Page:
Despite tintype photography’s Civil War–era origins, you can hold a magnifying glass to such a photo and see individual threads of clothing. That’s because the image is made of molecular silver crystals, much smaller than pixels, and therefore doesn’t undergo the same blurry degradation that occurs when film or a digital image is zoomed in on or enlarged. It’s Libby Bulloff and Stephen Robinson’s favorite way to take photos in their Pioneer Square studio, Henrietta’s Eye, where the local artists offer portrait sessions to the public and produce their own fine art images.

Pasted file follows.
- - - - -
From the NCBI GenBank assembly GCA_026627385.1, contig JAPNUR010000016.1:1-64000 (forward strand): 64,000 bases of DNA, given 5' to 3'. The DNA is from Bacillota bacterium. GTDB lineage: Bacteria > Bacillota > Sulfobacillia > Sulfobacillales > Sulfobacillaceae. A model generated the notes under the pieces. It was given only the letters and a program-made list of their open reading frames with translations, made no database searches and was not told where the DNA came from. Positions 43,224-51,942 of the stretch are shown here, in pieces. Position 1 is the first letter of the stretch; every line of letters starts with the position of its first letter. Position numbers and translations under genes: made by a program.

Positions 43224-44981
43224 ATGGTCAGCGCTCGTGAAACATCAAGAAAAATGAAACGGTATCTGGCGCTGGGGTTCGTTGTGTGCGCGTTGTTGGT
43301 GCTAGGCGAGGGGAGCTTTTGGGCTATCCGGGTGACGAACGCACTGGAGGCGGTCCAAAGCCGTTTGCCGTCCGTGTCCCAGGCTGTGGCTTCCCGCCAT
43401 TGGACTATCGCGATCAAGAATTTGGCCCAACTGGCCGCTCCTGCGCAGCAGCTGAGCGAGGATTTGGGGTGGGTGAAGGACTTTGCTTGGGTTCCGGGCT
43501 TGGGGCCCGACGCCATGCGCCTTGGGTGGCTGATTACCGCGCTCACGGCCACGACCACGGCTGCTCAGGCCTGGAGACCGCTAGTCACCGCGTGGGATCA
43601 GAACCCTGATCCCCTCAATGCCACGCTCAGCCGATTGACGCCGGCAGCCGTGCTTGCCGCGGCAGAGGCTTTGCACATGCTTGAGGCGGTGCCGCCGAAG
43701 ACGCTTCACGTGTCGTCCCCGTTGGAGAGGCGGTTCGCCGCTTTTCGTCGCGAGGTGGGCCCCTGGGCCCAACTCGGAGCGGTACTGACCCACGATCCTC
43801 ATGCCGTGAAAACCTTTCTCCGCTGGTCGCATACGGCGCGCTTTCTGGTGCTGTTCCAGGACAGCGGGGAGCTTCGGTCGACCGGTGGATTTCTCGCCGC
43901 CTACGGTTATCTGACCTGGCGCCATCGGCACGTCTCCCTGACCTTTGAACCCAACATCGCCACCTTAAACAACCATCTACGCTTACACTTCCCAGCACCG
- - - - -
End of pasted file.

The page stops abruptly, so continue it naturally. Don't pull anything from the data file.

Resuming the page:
The quality of the photographs depends on the uncertain effect of each element of the hands-on process—chemicals, light levels, the dark room, and requisite patience—but that’s why Robinson and Bulloff fell in love with the form. That, and the excitement of watching photographs bloom as they pour developing solution over the metal plates, which are used in the old-timey, accordion-like camera instead of film. About a week after having your tintype photo taken, you’ll receive a metal plate with the transferred image: a unique handmade heirloom that an iPhone photo just can’t beat.